50 Steady-State (Briggs-Haldane) I Unireactant Enzyme E + S k1 k-1 ES k2 E + P If the rate ES forms E + P is >> the rate ES goes back to E + S (K 2 > k -1) and [S] >> [E] T then E, S, and ES will not be in equilibrium. Instantaneous velocity isv = k 2 [ES] (1) v = k 2 [ES] [E] T [E] + [ES](from before) (2) If [ES] is constant, i.e. d[ES]/dt = 0, then the rate that ES forms is equal to the rate that ES decomposes.

51 Steady-State (Briggs-Haldane) II E + S k1 k-1 ES k2 E + P If [ES] is constant, i.e. d[ES]/dt = 0, then the rate that ES forms is equal to the rate that ES decomposes. ES formation: E + S → ES (3) ES decomposition: ES → E + P andES → E + S (4) k1k1 kpkp k -1 rate of ES formation: = k 1 [E][S] (5) rate of ES decomposition: = k -1 [ES] + k 2 [ES] (6) = (k -1 + k 2 ) [ES](6a)

52 Steady-State (Briggs-Haldane) III E + S k1 k-1 ES kp E + P At steady-state. d[ES]/dt = 0, (7) rate of ES formation = rate of ES decomposition k 1 [E][S] = (k -1 + k p ) [ES](8) Solve eq. 8 for [ES] k 1 [E][S] (9) [ES]= (k -1 + k p ) define Michaelis constant k -1 + k p [S] (for above reaction)k m = k 1  [ES] = k m [E]

53 Steady-State (Briggs-Haldane) IV E + S k1 k-1 ES k2 E + P v = ([S]/K m ) = v = [S] V max 1 + ([S]/K m ) Vmax K m + [S] (10a,b) Can rearrange ES expression k -1 + k 2 [S] [E] K m = k 1  = [ES] When [S] = K m K m v = K m + K m V max = ½V max V max = k 2 [E] T the highest velocity when all of the enzyme is [ES], i.e. saturated.

54 Steady-State (Briggs-Haldane) V Differential Equations for Unireactant Enzyme E + S k1 k-1 ES k2 E + P d[E] dt = (k -1 + k 2 ) [ES] - k 1 [E] [S](11) d[ES] dt = k 1 [E] [S] - (k -1 + k 2 ) [ES] (12) d[S] dt = (k -1 ) [ES] - k 1 [E] [S](13) d[P] dt = (k 2 ) [ES] (14) Also know that: [E] T =[E] + [ES](15) One can write 4 differential equations to describe the above reaction Segal Enzyme Kinetics 1975 p. 28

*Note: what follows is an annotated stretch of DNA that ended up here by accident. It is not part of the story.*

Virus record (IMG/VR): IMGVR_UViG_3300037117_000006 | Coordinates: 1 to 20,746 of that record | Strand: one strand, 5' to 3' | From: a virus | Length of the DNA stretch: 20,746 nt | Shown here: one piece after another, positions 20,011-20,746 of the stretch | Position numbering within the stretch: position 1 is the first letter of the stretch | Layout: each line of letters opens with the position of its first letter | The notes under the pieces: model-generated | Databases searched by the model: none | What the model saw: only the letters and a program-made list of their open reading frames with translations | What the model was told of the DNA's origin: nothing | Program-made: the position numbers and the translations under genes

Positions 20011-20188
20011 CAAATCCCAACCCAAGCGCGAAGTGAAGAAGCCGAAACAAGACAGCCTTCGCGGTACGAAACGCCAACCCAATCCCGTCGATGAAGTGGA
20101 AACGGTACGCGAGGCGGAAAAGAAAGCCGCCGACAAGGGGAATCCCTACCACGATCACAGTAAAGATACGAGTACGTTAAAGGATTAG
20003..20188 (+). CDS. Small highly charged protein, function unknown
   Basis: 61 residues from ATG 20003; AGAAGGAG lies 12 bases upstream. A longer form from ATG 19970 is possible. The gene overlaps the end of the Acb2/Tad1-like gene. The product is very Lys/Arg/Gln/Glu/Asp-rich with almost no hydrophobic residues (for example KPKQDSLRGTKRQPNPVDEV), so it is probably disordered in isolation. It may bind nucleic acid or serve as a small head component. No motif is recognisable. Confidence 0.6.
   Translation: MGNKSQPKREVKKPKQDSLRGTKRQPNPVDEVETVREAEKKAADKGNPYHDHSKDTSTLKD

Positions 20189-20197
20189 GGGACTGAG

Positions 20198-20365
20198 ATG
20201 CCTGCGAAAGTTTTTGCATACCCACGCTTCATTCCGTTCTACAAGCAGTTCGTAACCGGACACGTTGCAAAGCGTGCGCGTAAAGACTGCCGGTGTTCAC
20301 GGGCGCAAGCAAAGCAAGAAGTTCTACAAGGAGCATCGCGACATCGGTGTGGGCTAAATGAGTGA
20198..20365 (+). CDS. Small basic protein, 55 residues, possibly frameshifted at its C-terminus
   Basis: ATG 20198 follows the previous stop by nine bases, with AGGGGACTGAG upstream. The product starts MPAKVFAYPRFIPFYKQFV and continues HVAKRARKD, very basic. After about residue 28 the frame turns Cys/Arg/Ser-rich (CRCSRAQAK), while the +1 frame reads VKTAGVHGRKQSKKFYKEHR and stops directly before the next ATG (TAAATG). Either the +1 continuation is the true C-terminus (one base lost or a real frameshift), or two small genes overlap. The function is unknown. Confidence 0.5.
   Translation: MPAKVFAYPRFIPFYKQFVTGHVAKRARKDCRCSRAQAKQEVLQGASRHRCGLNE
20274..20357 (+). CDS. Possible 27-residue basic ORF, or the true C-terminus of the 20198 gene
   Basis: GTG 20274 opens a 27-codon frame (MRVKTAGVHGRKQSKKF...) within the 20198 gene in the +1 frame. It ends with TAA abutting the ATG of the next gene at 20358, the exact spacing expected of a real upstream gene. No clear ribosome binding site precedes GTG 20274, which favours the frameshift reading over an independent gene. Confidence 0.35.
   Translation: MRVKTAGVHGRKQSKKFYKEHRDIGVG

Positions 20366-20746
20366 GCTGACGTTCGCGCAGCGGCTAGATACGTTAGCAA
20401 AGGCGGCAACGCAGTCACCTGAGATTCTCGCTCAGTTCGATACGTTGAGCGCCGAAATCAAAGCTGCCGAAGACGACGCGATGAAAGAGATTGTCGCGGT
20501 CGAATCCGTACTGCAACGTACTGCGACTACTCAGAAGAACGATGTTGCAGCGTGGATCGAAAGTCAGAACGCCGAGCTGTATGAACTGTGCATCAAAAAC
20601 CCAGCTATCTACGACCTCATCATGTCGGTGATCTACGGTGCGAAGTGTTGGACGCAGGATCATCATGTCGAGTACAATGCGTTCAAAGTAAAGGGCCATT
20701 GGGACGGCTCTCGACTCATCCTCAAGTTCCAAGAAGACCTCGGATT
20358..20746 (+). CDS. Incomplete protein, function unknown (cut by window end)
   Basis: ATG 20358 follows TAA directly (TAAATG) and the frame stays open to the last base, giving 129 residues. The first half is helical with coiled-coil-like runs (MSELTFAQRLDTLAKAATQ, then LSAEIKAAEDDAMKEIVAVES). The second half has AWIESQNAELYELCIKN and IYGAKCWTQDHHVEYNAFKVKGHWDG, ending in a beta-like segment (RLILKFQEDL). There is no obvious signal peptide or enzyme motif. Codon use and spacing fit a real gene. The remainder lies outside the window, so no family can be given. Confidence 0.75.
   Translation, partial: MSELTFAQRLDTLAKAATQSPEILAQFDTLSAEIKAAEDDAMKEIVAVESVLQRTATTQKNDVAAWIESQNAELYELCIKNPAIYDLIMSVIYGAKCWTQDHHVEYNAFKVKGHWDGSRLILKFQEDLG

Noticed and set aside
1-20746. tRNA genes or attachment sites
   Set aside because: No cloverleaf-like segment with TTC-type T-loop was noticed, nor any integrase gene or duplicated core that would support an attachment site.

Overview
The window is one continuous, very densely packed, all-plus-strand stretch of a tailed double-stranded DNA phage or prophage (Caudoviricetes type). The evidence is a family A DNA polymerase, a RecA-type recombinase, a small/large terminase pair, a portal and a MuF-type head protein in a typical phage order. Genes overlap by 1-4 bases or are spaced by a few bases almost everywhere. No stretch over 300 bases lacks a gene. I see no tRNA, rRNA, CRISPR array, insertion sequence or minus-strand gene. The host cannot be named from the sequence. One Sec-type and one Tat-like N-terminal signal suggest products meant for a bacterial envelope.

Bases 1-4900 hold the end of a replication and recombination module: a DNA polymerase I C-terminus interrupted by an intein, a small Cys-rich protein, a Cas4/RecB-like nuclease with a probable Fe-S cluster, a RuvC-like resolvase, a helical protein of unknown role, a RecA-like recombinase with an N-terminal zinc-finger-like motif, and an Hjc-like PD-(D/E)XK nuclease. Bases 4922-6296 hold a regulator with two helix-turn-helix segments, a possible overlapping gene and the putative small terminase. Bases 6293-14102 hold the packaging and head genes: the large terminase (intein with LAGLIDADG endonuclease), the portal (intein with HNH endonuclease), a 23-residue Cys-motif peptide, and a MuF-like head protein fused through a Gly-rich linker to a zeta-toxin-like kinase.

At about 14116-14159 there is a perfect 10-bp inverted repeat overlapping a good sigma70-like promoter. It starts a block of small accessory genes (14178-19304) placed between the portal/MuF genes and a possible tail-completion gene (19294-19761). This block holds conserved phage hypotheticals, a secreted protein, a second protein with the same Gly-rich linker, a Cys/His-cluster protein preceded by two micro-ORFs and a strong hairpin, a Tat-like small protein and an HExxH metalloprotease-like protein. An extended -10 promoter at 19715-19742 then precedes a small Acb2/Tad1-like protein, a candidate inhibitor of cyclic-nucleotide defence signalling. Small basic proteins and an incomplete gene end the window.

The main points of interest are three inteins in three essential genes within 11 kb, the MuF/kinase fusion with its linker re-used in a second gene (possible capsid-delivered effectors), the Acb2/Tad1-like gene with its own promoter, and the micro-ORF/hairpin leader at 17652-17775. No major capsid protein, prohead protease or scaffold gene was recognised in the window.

55 Steady-State Kinetic Plot

56 Initial Velocity vs Substrate [ ] in a Simple Enzyme Reaction Voet, Voet & Pratt 2013 Fig 12.3 Lehninger 2000 Figure 8.12 o Michaelis-Menten equation

57 HTML DISPLAY Michaelis-Menten Kinetics 12-1b_MichaelisMenten\MichaelisMenten.htm

58 Significance of K m 1.It establishes an approximate value for the intracellular level of a substrate. 2.Since it is constant for a given enzyme/substrate, its numerical value provides a means of comparing enzymes from different organisms or from different tissues of the same organism, or from the same tissue at different developmental stages (V max is not a constant but depends on k p and [E] T.) K m will vary with temperature and pH. 3.K m can be altered by ligand binding – one mode of enzyme regulation. 4.If K m is known the assay conditions can be altered so that [S] >> K m so that V max can be determined which is a measure of [E] T. 5.It indicates the relative “suitability” of alternate substrates for an enzyme. The substrate with the lowest K m has the highest affinity for the enzyme. The “best” substrate has the highest V max /K m ratio. Segal Biochemical Calculations 1976 p. 218 Operational Definition: The substrate concentration at which the reaction velocity is half maximal, i.e. when K m = [S] then v o = ½V max

59 Catalytic Efficiency & Turnover Number Define the catalytic constant: k cat = V max /[E] T This is also known as the turnover number – the number of reaction processes (number of moles of substrate transformed per minute per mole of catalytic site under optimal conditions - turnovers) that each active site catalyzes per unit time (Note: some enzymes have more than one active site) However, more complex enzymes have a more complicated expression for k cat, i.e. more rate constants. When [S] << K m very little ES is formed and then [E] ≈ [E] T V o ≈ (k 2 /K m )[E] T [S] ≈ (k cat /K m ) [E] [S] Under these conditions (k cat /K m ) is a measure of the enzyme’s catalytic efficiency since this apparent second order rate constant (depends on BOTH [E] and [S]) the rate of the reaction depends on how often E and S encounter each other in solution. Most efficient enzymes have this ratio near the diffusion-controlled limit: 10 8 – 10 9 M -1 s -1 k cat /K m ≤ k 1